By Jane Gleeson-White
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After work in a bank and on a station, Clarke became a journalist for the influential newspaper the Argus and settled into the bohemian milieu of Melbourne, which was newly rich, vibrant and teeming with exotica following the discovery of gold the previous decade. Clarke became editor of Colonial Monthly in 1868 and there published his first novel, Long Odds, in serial instalments from 1868 to 1869. Long Odds—about horse-racing and mostly set in England—was criticised for having no relevance to colonial life.
Although convict transportation to Van Diemen’s Land had ceased almost twenty years earlier (and the state had been renamed Tasmania to mark this), Port Arthur was still open and remained open until 1878 to house old and infirm convicts. ’ Taking that feeling of horrible gloom, Clarke returned to Melbourne and wrote the opening chapters of His Natural Life. They appeared in the Australian Journal the following month, in March 1870. Henry Lawson, reading the serialised novel as a boy, considered Clarke’s style in these opening chapters as equal to Charles Dickens’s.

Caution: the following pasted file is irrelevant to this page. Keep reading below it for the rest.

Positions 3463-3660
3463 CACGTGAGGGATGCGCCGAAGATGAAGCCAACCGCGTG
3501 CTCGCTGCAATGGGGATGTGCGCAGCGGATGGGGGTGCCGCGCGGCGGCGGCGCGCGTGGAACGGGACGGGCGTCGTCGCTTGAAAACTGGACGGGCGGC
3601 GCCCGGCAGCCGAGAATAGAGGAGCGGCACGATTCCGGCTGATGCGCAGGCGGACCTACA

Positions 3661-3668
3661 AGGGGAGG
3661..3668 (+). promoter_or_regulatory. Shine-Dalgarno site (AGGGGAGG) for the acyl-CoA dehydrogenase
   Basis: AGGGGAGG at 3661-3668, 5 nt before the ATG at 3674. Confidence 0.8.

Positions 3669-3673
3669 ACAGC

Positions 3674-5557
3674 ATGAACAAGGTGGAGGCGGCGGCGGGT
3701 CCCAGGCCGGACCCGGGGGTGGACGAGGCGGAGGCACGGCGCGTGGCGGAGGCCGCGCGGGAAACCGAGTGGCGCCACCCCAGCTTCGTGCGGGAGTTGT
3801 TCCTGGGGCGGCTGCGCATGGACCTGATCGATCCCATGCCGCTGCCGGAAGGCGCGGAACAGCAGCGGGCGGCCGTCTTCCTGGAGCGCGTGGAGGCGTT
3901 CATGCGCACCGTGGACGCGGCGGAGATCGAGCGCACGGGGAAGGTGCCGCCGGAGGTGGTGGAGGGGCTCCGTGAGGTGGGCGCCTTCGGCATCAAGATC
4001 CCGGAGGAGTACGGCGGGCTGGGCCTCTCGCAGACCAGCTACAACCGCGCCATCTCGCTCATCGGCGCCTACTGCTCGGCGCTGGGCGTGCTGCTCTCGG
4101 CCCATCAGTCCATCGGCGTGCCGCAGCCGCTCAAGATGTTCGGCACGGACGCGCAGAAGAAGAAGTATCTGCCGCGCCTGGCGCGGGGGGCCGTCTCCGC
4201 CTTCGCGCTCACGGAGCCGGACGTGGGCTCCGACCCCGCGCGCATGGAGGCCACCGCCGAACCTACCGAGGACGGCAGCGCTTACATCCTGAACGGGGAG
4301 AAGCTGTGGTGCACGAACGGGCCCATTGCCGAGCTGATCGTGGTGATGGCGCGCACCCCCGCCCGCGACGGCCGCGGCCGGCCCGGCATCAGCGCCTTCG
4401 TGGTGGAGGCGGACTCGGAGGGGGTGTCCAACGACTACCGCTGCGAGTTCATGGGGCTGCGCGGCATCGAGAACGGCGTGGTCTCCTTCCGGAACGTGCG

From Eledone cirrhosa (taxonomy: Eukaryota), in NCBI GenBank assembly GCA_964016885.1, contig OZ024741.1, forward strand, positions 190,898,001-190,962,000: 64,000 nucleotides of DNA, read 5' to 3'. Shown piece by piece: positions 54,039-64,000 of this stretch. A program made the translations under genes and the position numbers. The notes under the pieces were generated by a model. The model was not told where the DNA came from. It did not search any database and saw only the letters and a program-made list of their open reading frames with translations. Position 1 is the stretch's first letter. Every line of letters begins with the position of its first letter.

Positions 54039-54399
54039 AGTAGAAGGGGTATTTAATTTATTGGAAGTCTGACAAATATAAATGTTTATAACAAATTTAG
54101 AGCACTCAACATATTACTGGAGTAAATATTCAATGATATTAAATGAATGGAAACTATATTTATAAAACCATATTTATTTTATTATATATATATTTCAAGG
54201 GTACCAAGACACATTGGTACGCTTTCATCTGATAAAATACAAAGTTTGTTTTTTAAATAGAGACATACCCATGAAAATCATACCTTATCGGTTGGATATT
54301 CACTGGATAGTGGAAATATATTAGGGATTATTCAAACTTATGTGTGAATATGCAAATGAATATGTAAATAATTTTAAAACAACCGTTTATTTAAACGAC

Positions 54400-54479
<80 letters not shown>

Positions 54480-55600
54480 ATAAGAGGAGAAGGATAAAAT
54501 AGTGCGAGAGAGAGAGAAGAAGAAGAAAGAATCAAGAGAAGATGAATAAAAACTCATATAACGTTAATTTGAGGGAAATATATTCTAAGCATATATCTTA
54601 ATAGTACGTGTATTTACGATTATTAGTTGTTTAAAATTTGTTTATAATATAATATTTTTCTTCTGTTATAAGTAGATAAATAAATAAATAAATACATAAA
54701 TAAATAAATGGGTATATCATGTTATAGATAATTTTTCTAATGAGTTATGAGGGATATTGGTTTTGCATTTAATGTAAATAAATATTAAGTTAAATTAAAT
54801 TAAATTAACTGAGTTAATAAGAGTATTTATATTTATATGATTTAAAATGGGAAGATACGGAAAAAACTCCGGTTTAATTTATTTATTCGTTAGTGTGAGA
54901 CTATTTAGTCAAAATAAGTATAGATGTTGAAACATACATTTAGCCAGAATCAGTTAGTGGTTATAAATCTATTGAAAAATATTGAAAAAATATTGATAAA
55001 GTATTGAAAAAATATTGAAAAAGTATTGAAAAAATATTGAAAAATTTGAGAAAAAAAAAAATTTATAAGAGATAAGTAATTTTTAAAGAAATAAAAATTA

The boy is the only rider who can keep up with the colt, ‘Through the stringy barks and saplings, on the rough and broken ground’, while the men look on, dumbstruck and defeated. The Snowy River rises on Mount Kosciuszko in the Great Dividing Range, near the border of New South Wales and Victoria. ’ It is said that Paterson based the ‘Man’ from Snowy River on Jack Riley, a fearless mountain horseman who came from Corryong, a small town on the western side of the range. In honour of this possibility, Corryong celebrates Paterson’s poem every April with ‘The Man From Snowy River Bush Festival’.